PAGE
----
Mexican Migrant Parents’ Access to School Resources and Perceptions of U.S. Schools: The Interstice of Linguistic Structural Realities and Family Cultural Backgrounds

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The two goals of this chapter are: (1) to investigate the resources provided by public schools to students from migrant farmworking families with varying citizenship status; and (2) to understand how their parents perceive their children’s U.S. school experiences. These Mexican and/or Indigenous families have come to the U.S. in fear of violence, to escape poverty, and with a lack of educational or social opportunity in Mexico. This study contributes to understandings of how U.S. schools might better meet the needs of children and families from migrant farmworking (often Indigenous) backgrounds who are forcibly displaced from their homelands due to economic inequality and political upheaval. As Campbell-Montalvo has written about elsewhere (2019), “Indigenous migrants are at the margins of multiple racial, ethnic, and national spaces” (see also Casanova SB. Hisp J Behav Sci 34(3):375–403, 2012; Casanova SB, O’Connor B, Anthony-Stevens V. Lat Stud 14(2):192–213, 2016; Zúñiga ML, Lewin-Fischer P, Cornelius D, Cornelius W, Goldenberg S, Keyes D. J Immigr Minor Health 16:329–339, 2014). Of the one million Indigenous Latinos who have migrated to the U.S., the largest groups are Mixtec, Zapotec, and Triqui from Oaxaca (McGuire S, Georges J. Adv Nurs Sci 26(3):185–195, 2003). Set within the agricultural and rural Florida Heartland, this chapter draws on more than 100 observations of elementary school offices and classrooms, 21 interviews with teachers and staff, and 13 interviews with Mexican migrant parents. Analysis of data shows that language accessibility and access to school resources differed between two elementary schools (Emerald and Apple) in a rural district serving migrant farmworking families fleeing economic insecurity, social unrest, and political turmoil in Mexico. One of the elementary schools (Emerald) was known to be accommodating to families and comparatively more linguistically accessible. Although half of the interviewees’ children attended Apple, which grappled with linguistic accessibility, all parents interviewed had positive views of both schools. The chapter outlines the ways these parents put forth extra effort, through emotional and unpaid labor and ingenuity, in the face of linguistic inaccessibility in order to access school resources for their children.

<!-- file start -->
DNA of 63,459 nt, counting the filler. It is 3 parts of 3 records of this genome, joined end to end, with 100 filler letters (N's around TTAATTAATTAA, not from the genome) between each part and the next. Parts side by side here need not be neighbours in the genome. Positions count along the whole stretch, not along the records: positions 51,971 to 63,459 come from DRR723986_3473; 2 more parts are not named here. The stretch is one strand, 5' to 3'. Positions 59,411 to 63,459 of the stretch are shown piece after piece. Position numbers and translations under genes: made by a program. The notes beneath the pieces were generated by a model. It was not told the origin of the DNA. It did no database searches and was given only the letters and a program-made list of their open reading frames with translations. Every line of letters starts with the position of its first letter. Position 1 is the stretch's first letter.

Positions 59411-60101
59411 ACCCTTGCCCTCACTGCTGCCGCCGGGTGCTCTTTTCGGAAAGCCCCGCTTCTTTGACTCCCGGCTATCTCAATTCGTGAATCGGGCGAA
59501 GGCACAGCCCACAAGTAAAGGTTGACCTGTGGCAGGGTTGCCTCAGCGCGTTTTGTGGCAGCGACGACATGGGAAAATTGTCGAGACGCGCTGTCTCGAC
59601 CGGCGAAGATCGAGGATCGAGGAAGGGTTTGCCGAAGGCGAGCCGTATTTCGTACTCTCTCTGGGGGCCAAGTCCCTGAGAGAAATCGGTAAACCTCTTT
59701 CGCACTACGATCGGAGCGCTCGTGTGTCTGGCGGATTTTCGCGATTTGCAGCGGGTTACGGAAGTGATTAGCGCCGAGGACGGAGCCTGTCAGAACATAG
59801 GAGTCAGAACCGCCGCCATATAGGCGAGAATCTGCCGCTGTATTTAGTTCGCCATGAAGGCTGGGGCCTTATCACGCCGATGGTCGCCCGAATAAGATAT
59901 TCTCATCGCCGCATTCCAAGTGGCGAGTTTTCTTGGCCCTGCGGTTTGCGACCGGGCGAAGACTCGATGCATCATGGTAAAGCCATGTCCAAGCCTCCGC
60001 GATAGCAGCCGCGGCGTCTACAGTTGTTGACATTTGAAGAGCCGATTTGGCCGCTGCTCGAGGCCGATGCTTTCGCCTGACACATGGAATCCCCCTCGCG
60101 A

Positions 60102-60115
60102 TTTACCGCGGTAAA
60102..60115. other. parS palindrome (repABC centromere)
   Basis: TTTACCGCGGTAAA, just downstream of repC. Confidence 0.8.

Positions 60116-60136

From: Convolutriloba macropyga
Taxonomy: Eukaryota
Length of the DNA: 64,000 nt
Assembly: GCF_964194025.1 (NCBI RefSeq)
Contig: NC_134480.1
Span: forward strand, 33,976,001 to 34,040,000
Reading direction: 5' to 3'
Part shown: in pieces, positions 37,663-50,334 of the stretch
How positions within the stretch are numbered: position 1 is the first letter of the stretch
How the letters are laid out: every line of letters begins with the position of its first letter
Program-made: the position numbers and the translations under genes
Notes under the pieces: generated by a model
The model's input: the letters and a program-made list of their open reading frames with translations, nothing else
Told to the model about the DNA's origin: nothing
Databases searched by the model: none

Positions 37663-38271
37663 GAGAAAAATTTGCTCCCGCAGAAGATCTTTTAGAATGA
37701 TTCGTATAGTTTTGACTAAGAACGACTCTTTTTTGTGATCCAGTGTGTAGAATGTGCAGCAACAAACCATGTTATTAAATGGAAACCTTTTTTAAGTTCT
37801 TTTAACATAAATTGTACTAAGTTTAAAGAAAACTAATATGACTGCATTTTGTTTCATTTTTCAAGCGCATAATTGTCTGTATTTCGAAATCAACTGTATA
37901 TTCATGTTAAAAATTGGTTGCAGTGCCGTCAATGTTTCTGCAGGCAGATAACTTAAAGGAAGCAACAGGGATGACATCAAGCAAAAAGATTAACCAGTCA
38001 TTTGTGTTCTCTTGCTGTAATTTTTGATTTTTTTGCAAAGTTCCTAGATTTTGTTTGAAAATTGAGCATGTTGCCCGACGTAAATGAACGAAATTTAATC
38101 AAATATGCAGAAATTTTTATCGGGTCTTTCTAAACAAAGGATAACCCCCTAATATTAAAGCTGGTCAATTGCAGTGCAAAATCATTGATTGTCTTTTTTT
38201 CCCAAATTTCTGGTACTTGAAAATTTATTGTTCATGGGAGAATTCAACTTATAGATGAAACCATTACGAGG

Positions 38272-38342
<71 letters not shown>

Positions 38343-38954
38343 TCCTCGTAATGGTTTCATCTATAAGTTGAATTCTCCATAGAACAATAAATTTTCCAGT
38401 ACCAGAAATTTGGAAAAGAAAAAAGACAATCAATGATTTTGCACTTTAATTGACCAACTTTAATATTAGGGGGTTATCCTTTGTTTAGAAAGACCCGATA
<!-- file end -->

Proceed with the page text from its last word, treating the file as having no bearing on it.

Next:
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Educational Linguistics



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